Peer death affects CEO acquisition decisions
If a CEO experiences the death of an independent director — whether at the CEO's own firm or at another firm at which the CEO serves as a board member — then he or she will engage in fewer acquisitions at his or her own company, especially if the death was sudden. That's according to newly published research from the Rice University Jones Graduate School of Business, Houston.
The reason may be that the death reminds the CEO of his or her own mortality, said the authors, writing in the Strategic Management Journal.
The researchers looked at a sample of large U.S. public firms and interviews with corporate CEOs and executive search consultants. They examined a sample of 296 independent director deaths, not including executive directors and independent board chairs, between 2002 and 2012. The investigators then classified the deaths into those that were sudden and those that were not.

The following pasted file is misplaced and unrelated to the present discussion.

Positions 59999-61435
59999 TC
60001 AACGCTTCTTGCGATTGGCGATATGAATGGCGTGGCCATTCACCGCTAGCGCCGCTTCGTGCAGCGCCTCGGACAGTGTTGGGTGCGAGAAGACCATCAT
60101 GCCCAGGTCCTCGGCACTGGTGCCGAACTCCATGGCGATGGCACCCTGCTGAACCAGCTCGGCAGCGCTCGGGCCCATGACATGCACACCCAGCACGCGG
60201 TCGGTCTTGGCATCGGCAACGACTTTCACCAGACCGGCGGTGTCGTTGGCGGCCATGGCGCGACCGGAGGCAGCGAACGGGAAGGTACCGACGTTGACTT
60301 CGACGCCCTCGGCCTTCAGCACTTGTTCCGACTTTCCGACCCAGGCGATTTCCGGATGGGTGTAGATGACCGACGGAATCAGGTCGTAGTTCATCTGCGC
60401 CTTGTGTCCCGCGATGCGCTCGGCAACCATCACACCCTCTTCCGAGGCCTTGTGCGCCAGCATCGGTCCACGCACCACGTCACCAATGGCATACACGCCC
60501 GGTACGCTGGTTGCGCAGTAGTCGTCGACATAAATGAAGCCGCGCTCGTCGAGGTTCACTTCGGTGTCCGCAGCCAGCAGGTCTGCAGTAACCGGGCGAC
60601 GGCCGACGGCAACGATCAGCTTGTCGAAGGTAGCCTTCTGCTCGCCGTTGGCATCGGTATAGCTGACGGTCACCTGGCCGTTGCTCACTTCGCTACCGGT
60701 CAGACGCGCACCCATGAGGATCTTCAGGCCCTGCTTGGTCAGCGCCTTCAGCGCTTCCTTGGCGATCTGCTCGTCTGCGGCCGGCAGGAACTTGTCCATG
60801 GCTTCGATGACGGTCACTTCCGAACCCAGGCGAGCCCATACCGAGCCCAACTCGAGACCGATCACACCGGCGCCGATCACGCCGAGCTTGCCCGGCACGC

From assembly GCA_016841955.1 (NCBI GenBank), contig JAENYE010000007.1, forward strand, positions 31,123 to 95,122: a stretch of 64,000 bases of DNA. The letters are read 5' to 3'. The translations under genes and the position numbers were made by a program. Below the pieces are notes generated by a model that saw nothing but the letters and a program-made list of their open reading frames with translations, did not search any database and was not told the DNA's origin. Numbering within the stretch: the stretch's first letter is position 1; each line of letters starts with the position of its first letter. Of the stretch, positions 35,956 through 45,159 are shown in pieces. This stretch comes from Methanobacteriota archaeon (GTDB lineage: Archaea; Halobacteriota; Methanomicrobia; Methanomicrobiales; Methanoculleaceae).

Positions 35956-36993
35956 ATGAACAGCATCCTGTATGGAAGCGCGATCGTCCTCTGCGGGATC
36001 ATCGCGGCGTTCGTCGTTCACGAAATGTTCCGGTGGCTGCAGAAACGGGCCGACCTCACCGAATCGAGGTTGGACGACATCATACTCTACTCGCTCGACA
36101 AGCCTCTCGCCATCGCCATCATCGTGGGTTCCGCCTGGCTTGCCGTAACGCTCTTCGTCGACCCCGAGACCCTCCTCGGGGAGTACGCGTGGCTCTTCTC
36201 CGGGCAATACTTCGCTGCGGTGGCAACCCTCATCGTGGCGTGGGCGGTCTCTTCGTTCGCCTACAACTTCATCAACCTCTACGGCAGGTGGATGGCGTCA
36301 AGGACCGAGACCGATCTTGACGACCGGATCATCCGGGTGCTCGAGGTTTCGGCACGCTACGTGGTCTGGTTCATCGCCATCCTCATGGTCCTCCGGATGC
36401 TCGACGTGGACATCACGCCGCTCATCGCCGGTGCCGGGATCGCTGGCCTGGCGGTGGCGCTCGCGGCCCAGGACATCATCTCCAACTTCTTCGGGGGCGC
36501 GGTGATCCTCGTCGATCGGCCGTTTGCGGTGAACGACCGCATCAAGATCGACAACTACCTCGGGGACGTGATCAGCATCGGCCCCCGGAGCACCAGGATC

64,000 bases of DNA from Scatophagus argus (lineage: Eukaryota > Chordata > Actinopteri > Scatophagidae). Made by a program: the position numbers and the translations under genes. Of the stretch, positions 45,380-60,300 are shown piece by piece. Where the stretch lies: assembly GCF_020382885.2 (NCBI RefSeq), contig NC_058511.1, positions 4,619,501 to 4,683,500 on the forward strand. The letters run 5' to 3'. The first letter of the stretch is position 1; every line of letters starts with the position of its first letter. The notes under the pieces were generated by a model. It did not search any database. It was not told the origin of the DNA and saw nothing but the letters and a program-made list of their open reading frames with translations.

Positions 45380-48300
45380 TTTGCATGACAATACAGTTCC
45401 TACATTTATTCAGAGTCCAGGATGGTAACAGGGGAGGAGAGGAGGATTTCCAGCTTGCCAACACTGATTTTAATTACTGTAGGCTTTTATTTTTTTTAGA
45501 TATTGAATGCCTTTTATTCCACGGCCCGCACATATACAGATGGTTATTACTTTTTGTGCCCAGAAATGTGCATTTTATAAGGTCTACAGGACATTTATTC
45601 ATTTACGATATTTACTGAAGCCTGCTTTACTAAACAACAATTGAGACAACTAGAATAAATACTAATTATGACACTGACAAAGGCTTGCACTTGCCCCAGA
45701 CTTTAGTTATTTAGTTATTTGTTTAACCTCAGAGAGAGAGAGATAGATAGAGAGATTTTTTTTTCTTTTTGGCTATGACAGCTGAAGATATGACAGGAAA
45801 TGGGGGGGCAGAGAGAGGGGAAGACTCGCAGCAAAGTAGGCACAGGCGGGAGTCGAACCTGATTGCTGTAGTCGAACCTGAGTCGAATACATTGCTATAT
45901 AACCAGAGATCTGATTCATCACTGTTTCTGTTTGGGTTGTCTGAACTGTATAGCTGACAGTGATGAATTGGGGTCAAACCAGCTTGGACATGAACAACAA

Companies that experienced an independent director's death had almost 4% fewer acquisitions from the pre-death period to the post-death period than did firms that did not experience an independent director's death, according to the researchers. And the value of those acquisitions was 18% lower than the value of the acquisitions made by firms that did not experience an independent director's death.